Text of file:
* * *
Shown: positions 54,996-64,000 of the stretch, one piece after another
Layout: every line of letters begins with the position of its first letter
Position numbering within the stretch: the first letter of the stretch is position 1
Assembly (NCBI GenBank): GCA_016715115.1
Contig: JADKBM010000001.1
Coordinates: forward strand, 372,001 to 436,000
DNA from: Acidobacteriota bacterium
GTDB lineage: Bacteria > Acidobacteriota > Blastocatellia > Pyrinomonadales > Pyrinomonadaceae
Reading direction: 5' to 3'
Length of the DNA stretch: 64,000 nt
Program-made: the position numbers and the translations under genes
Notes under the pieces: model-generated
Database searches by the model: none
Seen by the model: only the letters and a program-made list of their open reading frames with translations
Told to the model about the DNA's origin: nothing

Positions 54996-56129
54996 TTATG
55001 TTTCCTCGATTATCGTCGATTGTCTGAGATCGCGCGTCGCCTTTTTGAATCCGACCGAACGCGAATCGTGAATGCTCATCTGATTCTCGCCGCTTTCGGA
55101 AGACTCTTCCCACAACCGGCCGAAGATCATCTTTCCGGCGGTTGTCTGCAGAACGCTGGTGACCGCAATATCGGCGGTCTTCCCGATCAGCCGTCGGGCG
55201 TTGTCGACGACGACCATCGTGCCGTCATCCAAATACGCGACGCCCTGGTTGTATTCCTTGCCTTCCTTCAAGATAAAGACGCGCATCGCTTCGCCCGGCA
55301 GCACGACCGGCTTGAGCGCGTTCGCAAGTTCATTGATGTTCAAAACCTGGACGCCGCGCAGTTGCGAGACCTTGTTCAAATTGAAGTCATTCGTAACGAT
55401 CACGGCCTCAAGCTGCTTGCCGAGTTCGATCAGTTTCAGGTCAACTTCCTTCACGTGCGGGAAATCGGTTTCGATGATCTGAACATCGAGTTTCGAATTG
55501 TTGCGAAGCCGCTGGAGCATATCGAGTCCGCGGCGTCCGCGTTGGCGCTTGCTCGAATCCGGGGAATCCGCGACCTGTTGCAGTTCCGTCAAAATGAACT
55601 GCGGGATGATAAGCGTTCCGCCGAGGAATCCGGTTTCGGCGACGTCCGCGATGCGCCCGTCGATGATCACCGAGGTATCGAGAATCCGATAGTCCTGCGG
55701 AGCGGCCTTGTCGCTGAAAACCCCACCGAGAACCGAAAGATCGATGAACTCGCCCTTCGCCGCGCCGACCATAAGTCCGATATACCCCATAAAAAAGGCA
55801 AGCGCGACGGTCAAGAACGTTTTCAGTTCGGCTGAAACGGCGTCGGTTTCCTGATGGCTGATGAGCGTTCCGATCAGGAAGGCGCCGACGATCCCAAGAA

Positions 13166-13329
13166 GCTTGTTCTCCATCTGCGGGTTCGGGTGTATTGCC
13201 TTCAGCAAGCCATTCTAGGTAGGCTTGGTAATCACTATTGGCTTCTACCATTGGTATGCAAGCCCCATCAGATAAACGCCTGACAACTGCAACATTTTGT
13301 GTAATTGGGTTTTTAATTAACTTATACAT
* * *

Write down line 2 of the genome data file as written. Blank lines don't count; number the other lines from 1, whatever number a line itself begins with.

Layout: every line of letters begins with the position of its first letter